I paid really close attention to the antique Fana cardigan in this photo:
My favorite thing about it? ANATOMICAL CUFFS. Look closely: The cuff openings will fall at the wristbones, not on the undersides of the sleeves, where the rounds would usually begin and the increases happen. This would require some deft maneuvering to replicate, and you know that I do love me some sexy sweater construction. But how to get the openings rotated a quarter of the way around each wrist?
Option 1: Knit the sleeves normally, one at a time. Then cut the opening where you want it and bind its edges with ribbon.
Option 2: Knit the cuffs together with steeks in between. Separate the cuffs, then place them each on needles with the openings oriented as needed, but start each subsequent round a quarter-cuff away. Repeat for second sleeve, in reverse.
Option 3: Leave no actual opening at all, but add trim and buttons to mimic one.
Option 4: Abandon the entire cockamamie exercise. My sweater cuffs stretch, so why do they need buttons anyway?
Guess which option I chose (Hint: Hardest. Possible. Way.) ?
#4 was out because omitting buttons means less decoration. Have we met?
#3 made my teeth itch. I hate fake pocket welts, shirts with no top button, and all other construction shortcuts that limit my wearing options.
#1 wouldn't work because it would force me to fold my ribbon trim in half over the edge, messing up my surface design concept.
I picked #3:
First I worked 2 cuffs together, with steeks in between.
Then I cut them apart. The steek edges turn under like a hemmed edge on each end. Live stitches are held on short circular needles in this photo.
I won't sugar-coat it: getting the location of the opening right on the needles, then centering the pattern above it, then reversing everything for the second sleeve was not the rollicking hoot I had hoped for. Maybe I'm, dyslexic, but the whole right/left thing made my panties twist. But I prevailed! Those cuffs are exactly where I wanted them, HOW I wanted them.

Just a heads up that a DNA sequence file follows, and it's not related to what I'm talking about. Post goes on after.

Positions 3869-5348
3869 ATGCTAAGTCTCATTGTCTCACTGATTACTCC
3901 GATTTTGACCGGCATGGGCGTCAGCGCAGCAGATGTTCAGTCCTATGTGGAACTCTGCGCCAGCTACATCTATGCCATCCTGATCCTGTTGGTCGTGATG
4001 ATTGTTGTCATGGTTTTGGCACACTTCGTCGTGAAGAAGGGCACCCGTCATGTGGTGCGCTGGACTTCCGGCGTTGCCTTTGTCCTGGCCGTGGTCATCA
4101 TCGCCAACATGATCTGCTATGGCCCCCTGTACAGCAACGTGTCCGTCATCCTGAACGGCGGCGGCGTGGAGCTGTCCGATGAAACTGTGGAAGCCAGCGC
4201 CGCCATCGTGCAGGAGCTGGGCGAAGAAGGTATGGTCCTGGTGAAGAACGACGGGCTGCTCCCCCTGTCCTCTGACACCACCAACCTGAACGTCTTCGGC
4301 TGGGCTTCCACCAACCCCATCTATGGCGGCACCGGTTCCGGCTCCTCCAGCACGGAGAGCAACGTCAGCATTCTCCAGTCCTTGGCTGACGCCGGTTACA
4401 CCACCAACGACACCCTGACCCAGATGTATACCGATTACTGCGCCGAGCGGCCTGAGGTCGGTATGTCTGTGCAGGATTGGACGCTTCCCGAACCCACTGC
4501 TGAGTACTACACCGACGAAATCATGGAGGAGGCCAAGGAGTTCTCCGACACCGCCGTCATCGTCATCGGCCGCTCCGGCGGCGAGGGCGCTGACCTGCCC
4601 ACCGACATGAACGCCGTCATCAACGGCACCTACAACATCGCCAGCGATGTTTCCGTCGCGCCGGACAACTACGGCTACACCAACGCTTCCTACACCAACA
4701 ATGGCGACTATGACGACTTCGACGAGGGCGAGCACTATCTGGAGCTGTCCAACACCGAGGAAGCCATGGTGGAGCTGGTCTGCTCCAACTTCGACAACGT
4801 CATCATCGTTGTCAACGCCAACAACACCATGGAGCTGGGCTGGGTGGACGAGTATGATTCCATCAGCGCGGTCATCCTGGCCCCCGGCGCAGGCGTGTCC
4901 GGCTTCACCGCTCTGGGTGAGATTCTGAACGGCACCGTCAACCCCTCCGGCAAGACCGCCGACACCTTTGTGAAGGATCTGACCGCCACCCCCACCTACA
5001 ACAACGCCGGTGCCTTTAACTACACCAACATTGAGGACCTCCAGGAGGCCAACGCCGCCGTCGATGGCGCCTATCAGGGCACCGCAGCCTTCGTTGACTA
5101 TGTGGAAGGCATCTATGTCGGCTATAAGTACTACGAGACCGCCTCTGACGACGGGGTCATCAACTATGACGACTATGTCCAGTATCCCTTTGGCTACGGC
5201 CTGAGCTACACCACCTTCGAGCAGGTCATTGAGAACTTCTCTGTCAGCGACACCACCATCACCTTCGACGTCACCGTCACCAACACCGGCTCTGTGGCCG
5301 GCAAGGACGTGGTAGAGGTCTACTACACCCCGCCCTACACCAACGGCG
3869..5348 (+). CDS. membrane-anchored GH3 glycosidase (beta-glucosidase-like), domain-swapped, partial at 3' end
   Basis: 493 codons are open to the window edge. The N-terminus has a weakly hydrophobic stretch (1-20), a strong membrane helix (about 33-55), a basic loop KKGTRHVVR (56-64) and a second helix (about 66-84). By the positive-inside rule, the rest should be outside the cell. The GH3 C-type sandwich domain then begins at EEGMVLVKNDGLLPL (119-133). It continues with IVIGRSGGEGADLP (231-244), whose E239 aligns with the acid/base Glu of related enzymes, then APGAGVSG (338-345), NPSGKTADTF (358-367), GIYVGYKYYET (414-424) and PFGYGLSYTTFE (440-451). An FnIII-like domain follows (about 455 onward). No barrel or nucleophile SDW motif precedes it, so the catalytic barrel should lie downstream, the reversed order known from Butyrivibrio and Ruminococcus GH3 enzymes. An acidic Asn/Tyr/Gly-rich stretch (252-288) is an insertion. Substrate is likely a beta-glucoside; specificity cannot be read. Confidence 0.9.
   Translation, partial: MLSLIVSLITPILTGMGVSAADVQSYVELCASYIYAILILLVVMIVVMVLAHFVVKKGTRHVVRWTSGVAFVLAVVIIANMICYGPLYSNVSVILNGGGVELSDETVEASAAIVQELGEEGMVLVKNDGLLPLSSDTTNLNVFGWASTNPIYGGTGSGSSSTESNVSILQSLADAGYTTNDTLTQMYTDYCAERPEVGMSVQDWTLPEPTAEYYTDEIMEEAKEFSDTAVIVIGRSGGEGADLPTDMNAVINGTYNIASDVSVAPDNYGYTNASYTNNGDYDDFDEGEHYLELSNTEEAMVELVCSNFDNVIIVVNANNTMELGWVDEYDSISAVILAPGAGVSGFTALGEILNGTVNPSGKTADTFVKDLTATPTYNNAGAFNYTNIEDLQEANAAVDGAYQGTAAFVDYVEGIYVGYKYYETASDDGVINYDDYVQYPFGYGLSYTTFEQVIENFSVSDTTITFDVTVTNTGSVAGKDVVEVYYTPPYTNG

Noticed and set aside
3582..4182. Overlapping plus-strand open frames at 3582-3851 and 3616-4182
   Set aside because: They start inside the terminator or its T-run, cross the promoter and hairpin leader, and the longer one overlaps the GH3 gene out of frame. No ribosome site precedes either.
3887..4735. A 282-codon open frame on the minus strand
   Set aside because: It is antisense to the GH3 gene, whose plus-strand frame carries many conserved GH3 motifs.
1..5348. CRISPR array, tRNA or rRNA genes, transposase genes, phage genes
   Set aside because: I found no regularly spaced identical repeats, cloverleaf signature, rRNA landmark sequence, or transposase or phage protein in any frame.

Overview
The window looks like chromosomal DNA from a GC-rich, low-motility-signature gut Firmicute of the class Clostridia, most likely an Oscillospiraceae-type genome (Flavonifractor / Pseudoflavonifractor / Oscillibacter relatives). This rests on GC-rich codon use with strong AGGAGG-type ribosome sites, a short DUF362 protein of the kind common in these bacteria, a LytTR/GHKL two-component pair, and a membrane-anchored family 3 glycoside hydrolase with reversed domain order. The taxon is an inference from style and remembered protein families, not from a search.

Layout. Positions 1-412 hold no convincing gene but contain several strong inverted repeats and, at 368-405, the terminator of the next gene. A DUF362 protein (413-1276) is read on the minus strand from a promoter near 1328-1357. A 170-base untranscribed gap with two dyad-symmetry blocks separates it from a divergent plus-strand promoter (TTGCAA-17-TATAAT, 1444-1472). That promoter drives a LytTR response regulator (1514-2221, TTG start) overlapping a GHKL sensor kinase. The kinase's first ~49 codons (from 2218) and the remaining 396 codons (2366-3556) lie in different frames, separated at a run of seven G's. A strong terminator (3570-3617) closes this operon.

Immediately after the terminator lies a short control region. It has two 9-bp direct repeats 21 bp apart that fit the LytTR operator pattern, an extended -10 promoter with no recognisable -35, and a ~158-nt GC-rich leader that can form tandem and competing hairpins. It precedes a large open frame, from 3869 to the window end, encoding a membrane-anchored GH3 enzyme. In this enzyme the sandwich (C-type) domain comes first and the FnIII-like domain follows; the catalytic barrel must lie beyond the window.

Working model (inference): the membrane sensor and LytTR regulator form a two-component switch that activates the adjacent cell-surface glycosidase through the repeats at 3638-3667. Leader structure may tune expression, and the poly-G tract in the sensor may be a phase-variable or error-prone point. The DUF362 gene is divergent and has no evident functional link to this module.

And then the Norwegian book about Fana sweaters finally arrived from Australia.
This book answered all of my prayers for information. And even though I don't speak Norwegian, I do speak photographs. And do you know what's in every single photo of every single cuff?
Openings in line with the underarm increases. Hundreds of Fana sweaters cataloged and photographed, and not a SINGLE ONE with anatomical, offset cuffs, like mine. So even though I got it right, I'm still wrong.
I had bizarrely found the only photograph of the only offset-cuff Fana in existence, and killed myself to copy it, in a misguided attempt to follow tradition.
I know enough about knitting to understand that the techniques which become traditional do so because they 1) serve a purpose (getting Olaf's ham-hands through a close-fitting cuff), and 2) are simple to execute (cuff-opening located at underside of sleeve = intuitive + easy to knit). I should have listened to my creeping suspicion that multiple generations of Norwegian knitters were not working this hard.
I've decided to love my anatomical cuffs, anyway, in spite of their being anomalies. Because now I have something interesting to tell my classes about Fana sweater construction. I feel proud to have made this mistake for you, so now you don't have to.
Just one more service I provide.